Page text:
Classical and Worldly Values. The Renaissance Woman Upper-class, educated in classics, charming Expected to inspire art but not create it Isabella d’Este , patron of the artists, wields power in Mantua. The Renaissance and Science Leonardo’s Work: Science and Medicine. The Vitruvian Man.
Investigating the motion of the arm
Following the barbarism of the Middle Ages, men of the 15th and 16th centuries have the impression of living an extraordinaryperiod of renewal. Theireraiscalled an age of individualgenius.
Key Questions: In whatwaysis the Renaissance in the Arts a HumanistMovement?
How does the Renaissance movement in the arts reflect the largerHumanist’sphilosophy?
Just as the Humanists return to ancienttexts in Greek and Latin, the artists of the 15th and 16th centuryfind inspiration in the Ancient world as a reactionagainst the Middle Ages.
The classic influence canbeseenthrough architecture and painting by the decoration of representedscenes (columns, cupolas, arches, etc.)
An example of Greek temple architecture. Note the triangular pediment on top and the Greek columns below
Mythological and ancientscenesare once againrepresented
Renaissance artistsalsopaintscenes of the Old Testament whichisalso a focus of the Humanists
Botticelli’s “Birth of Venus”, Uffizi Museum, Florence, Italy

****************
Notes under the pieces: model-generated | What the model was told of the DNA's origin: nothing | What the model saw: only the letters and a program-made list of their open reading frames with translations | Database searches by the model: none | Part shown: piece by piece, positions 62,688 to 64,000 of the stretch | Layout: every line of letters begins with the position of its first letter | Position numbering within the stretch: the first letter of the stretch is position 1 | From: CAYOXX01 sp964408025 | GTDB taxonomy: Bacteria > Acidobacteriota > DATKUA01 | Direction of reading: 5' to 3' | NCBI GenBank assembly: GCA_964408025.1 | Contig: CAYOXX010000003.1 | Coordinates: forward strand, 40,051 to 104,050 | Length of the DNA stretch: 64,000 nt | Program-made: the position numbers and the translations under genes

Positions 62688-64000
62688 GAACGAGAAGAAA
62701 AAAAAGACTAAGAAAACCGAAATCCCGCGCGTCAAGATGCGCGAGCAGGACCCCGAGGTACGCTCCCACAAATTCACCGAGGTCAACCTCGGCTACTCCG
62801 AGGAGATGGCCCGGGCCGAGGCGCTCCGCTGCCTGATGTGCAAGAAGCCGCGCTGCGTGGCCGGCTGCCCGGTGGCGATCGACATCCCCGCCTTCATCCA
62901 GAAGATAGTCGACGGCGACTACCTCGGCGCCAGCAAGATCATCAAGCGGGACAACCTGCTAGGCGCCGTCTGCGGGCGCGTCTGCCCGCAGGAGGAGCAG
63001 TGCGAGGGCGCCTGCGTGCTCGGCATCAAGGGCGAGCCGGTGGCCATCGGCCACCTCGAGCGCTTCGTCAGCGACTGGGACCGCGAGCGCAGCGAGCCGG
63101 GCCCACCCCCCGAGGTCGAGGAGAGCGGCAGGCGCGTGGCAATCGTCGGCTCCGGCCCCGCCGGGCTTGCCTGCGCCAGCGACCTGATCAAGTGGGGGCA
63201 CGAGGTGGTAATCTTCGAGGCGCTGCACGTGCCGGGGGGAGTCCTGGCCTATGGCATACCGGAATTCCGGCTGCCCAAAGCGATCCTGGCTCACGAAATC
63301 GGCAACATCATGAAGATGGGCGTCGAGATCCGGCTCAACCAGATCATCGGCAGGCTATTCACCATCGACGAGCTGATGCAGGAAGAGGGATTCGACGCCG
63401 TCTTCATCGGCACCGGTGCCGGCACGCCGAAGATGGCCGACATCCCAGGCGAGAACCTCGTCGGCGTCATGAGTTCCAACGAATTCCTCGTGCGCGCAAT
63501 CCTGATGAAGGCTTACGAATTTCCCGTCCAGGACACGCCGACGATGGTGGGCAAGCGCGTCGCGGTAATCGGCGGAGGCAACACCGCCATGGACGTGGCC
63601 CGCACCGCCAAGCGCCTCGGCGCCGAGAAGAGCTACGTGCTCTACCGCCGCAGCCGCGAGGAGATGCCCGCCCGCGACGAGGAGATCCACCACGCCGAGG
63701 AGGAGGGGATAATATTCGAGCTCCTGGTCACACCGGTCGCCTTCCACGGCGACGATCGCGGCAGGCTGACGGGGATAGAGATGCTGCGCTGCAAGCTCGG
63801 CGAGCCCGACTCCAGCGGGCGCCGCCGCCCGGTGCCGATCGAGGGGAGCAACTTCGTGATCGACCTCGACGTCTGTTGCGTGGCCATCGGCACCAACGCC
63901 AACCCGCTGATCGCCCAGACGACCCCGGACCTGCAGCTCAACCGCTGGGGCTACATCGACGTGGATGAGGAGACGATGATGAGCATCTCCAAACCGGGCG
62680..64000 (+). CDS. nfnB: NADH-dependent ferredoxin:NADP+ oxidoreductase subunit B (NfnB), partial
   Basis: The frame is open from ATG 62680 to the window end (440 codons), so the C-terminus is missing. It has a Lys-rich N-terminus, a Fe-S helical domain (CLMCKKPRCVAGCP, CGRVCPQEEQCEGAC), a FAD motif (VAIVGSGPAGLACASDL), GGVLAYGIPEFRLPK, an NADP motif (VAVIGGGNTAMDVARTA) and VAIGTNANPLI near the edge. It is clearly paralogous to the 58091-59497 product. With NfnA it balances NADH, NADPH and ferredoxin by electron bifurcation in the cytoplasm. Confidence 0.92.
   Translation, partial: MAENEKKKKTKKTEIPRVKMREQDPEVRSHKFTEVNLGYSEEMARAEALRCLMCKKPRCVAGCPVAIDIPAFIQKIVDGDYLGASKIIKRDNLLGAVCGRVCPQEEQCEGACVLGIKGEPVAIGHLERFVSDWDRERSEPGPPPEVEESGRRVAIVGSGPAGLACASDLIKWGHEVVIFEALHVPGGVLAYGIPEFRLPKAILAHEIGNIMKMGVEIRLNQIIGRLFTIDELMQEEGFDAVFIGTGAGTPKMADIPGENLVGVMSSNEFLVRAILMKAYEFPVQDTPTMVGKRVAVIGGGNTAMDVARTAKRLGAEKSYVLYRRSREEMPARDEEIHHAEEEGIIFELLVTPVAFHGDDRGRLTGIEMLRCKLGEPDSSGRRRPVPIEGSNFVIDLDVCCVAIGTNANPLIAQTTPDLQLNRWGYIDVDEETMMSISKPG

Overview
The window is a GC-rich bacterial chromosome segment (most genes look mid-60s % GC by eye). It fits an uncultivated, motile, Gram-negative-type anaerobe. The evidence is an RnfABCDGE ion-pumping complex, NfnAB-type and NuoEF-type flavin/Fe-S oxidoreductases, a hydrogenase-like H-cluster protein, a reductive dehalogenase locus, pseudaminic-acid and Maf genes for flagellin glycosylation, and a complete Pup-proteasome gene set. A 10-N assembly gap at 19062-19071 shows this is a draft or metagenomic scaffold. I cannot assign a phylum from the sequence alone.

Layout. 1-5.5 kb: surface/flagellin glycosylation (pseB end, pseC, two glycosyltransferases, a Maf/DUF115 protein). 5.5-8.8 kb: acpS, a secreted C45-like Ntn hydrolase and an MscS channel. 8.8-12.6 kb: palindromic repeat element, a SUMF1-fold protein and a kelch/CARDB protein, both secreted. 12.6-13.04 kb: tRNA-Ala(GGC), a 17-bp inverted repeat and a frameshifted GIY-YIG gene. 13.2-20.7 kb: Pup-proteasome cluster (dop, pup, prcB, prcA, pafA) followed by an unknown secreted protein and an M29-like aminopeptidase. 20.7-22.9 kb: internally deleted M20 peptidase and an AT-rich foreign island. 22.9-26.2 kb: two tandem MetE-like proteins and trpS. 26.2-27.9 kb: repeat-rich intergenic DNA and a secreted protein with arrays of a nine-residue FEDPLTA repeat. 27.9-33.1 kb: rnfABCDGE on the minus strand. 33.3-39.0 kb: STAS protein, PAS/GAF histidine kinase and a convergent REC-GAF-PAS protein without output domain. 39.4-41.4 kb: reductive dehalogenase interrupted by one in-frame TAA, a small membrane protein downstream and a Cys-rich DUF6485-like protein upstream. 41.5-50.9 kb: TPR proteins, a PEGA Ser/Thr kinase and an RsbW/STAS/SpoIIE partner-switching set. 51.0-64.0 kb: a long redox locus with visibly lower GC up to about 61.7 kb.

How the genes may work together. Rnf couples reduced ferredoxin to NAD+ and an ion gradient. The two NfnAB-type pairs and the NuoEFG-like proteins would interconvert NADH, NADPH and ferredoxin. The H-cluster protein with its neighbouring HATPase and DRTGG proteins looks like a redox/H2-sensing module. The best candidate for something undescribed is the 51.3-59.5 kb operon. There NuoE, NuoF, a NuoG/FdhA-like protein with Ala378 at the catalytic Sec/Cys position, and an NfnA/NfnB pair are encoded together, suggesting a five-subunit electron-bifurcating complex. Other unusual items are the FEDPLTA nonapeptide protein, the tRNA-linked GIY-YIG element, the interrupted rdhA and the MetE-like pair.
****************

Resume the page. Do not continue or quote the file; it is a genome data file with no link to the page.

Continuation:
1. Florence was the leader in Renaissance art especially in the quattrocento (1400s)
a. Giorgio Vasari (1511-74): The Lives of the Artists
Contemporary Renaissance art historian who left much valuable information about Renaissance artists and their works.
b. Massive patronage for the arts came from wealthy merchant-families (such as the Medicis) who commissioned countless works from the great artists.
In essence, the wealth of Florence was mirrored by the superb artistic output of the Renaissance
A good example is Donatello’s David which stood in the Medici courtyard during the wedding of Lorenzo de Medici.
In Milan, the Sforza’s commissioned such works as Leonardo’s The Last Supper
Leonardo da Vinci’s “Last Supper” c. 1493-1498
c. Patronage also came from local churches who increasingly saw Renaissance art as a means of glorifying God. Some notable examples include
Brunelleschi’s Il Duomo built for the Santa Maria del Fiore cathedral
Ghiberti’s two sets of doors were created for the baptistery opposite Il Duomo
Ghiberti’s “Gates of Paradise”